Fast food giant McDonald's Corporation (NYSE: MCD) plans to downsize rather than supersize in order to cut losses and increase profits. The move will offset a 0.2% decline in U.S. sales and a 3.2% decline across some of its international locations. McDonald's went public with its plans to close a net total of 59 U.S. restaurants in June 2015, which still leaves the company with more than 14,000 locations across the country and more than 36,000 worldwide. The restaurant chain also announced plans to close approximately 700 locations in various countries in order to restructure its operations. The closures mark the first time that McDonald’s has closed locations in four decades.
McDonald's enjoyed rapid U.S. expansion and dominance in the fast-food marketplace due to its menu of affordably priced food. The company’s Dollar Menu even proved to be recession-proof and helped it thrive during tough economic times. While the chain restaurant remains prominent, fast food consumers are turning to restaurants such as Chipotle Mexican Grill and Five Guys Burgers and Fries and have shown a willingness to pay a bit more money for better-quality food and more interesting menu options. To mitigate financial losses created by encroaching competitors, McDonald's plans to close underperforming locations and to open a few new stores in areas where the company believes it can succeed.
McDonald's faces a deeper crisis in Japan, its second-largest market, as well as in China. Food safety concerns and a product shortage caused sales to plummet across chains in the two countries. A human tooth and plastic objects found in McDonald's food items led consumers in Japan and China to avoid the chain, which caused steep losses in the first quarter of 2015. Japanese locations also experienced a french fry shortage, which also caused a drop in sales. With 350 McDonald's locations already closed internationally, the company plans to close 350 more, including 131 in Japan. The restaurant's outlook abroad has a bright spot, as sales in Europe rose by 2.3%.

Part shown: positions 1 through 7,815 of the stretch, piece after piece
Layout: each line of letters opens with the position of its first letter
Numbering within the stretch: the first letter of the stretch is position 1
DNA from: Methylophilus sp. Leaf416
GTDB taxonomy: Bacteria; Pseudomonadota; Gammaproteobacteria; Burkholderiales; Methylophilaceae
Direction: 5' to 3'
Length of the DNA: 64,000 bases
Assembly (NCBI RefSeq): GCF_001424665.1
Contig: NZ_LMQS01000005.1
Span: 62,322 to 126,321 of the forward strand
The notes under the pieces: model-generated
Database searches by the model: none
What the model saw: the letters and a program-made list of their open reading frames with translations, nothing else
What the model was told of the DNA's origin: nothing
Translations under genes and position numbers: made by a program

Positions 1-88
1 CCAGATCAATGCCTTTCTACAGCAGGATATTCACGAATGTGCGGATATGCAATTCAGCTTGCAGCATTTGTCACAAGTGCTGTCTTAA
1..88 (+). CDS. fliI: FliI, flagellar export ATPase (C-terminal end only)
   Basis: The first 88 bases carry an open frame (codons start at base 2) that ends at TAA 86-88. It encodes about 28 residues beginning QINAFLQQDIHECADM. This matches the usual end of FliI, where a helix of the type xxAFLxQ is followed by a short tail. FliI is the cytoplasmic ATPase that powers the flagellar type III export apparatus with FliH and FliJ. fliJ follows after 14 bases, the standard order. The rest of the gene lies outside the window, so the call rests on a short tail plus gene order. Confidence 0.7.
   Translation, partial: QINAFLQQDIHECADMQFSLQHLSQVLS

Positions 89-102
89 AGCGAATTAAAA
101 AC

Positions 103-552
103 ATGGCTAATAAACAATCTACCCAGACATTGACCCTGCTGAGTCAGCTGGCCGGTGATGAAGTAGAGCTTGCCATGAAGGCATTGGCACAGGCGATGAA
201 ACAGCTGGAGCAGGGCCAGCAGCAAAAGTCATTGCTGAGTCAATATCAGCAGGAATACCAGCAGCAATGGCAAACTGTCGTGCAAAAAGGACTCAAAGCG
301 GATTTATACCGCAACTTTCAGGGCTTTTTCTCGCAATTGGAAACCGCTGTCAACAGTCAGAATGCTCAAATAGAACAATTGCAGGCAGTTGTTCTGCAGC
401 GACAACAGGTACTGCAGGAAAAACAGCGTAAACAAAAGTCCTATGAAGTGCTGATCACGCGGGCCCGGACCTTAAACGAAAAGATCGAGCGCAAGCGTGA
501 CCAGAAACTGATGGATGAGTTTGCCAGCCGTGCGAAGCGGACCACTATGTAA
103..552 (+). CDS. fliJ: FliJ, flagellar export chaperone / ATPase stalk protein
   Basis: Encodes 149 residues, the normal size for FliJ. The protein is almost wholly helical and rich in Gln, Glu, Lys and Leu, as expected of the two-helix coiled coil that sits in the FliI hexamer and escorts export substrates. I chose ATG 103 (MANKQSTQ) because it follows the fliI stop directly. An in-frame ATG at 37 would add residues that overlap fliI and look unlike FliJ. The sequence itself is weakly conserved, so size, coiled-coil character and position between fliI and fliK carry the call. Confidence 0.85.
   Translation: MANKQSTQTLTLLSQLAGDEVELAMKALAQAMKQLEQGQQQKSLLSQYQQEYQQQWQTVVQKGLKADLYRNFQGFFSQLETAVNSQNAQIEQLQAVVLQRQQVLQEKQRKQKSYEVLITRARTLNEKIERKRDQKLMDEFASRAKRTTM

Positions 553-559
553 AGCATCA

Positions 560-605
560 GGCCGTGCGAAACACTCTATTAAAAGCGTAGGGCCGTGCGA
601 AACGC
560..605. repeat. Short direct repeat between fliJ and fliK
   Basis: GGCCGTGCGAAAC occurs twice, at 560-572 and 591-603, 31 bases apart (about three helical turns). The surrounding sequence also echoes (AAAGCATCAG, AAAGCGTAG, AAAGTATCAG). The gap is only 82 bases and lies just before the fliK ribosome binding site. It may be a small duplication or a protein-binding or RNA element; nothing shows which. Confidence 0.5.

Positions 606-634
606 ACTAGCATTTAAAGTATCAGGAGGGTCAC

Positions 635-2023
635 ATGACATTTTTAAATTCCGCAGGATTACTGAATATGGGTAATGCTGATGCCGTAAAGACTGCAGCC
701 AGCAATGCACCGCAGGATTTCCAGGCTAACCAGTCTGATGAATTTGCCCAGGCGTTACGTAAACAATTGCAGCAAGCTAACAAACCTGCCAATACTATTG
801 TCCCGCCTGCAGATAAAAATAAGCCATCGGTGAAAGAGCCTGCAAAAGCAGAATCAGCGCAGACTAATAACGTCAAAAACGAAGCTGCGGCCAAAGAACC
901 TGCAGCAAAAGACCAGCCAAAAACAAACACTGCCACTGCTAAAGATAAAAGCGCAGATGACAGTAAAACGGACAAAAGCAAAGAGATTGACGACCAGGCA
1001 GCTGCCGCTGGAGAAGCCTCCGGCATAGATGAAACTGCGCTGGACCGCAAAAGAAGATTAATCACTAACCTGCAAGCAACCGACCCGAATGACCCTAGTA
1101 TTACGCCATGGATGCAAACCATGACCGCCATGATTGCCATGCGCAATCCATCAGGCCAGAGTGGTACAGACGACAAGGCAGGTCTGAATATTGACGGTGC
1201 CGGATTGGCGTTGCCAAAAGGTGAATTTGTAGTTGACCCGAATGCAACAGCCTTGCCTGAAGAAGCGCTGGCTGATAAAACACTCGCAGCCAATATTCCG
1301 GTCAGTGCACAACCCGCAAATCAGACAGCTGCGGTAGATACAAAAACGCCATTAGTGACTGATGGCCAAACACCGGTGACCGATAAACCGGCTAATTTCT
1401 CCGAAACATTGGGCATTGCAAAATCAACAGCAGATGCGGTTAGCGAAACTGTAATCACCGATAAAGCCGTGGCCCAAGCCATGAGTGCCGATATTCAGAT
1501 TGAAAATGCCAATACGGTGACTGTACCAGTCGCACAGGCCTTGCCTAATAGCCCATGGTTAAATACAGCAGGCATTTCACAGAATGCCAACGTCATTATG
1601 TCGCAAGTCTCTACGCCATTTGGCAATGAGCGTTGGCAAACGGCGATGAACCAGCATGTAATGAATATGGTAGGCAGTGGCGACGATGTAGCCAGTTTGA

Eighty percent of McDonald’s 14,300 locations are franchised, meaning that individuals own and operate the restaurants. The corporation provides direction and resources to ensure that franchise owners maintain its image and standards. McDonald's reserves the right to close these locations, and the company plans to include underperforming franchise stores among the restaurants it will close in the hopes of spurring a financial turnaround. The move comes on the heels of a Janney Capital Markets survey putting the business outlook for franchise operators at historic lows.
McDonald's menu also came under scrutiny for being uninteresting, yet complicated to deliver. Observers suggest that the overly complicated menu accounts for long lines in restaurants and drive-thrus. Competitors, such as Shake Shack and Chick-fil-A, have reaped the benefits of customers looking for tastier foods and faster service. As confirmation that there's trouble under the Golden Arches, McDonald's came in second to last on Nation’s Restaurant News' latest consumer survey rating the quality of fast food menu items. To draw customers back to the chain, McDonald's added more beef to the Quarter Pounder and introduced the Mighty Angus, an Angus beef burger, in the Canadian market.
With worldwide closures, dissatisfied franchise owners and skeptical customers, McDonald's has a steep hill to climb to get back on top. Moves such as offering its popular breakfast menu throughout the day may boost sales, even though some of the company's stiffest competitors already offer all-day breakfast. McDonald's also plans to sell approximately 3,500 of its company-owned locations to franchise owners to decrease its operating and administrative expenses. The company still has opportunities to expand its operations abroad.